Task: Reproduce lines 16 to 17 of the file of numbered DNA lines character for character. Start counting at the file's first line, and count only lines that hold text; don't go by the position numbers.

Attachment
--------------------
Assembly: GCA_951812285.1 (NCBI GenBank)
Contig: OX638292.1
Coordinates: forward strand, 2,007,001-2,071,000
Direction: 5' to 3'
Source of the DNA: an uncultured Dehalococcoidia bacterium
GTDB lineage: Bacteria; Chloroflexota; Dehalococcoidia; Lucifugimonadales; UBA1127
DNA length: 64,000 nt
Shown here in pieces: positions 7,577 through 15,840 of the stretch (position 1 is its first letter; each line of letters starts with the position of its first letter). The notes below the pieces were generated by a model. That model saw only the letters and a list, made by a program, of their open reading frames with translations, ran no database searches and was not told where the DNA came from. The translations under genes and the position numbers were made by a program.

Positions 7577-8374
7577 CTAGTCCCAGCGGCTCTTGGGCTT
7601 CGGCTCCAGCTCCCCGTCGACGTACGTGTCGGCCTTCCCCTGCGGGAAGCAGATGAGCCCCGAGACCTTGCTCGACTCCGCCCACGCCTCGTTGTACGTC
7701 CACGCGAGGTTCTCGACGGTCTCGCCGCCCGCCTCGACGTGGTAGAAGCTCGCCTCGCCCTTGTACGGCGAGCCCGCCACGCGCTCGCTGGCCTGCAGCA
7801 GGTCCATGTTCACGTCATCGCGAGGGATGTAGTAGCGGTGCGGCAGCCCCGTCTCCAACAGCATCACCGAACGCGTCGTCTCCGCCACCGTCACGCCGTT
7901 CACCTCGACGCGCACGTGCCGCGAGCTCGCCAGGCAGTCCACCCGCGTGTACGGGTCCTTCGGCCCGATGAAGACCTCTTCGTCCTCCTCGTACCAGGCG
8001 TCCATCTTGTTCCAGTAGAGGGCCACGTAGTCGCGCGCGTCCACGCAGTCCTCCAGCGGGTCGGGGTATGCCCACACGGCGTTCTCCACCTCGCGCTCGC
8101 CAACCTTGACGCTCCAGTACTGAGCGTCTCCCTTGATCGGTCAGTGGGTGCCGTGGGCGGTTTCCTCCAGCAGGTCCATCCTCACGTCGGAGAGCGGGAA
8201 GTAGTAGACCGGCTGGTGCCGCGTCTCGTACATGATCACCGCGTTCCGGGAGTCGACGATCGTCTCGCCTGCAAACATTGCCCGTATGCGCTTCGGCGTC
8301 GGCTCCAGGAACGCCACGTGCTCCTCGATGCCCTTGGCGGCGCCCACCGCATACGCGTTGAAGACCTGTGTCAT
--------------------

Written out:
8101 CAACCTTGACGCTCCAGTACTGAGCGTCTCCCTTGATCGGTCAGTGGGTGCCGTGGGCGGTTTCCTCCAGCAGGTCCATCCTCACGTCGGAGAGCGGGAA
8201 GTAGTAGACCGGCTGGTGCCGCGTCTCGTACATGATCACCGCGTTCCGGGAGTCGACGATCGTCTCGCCTGCAAACATTGCCCGTATGCGCTTCGGCGTC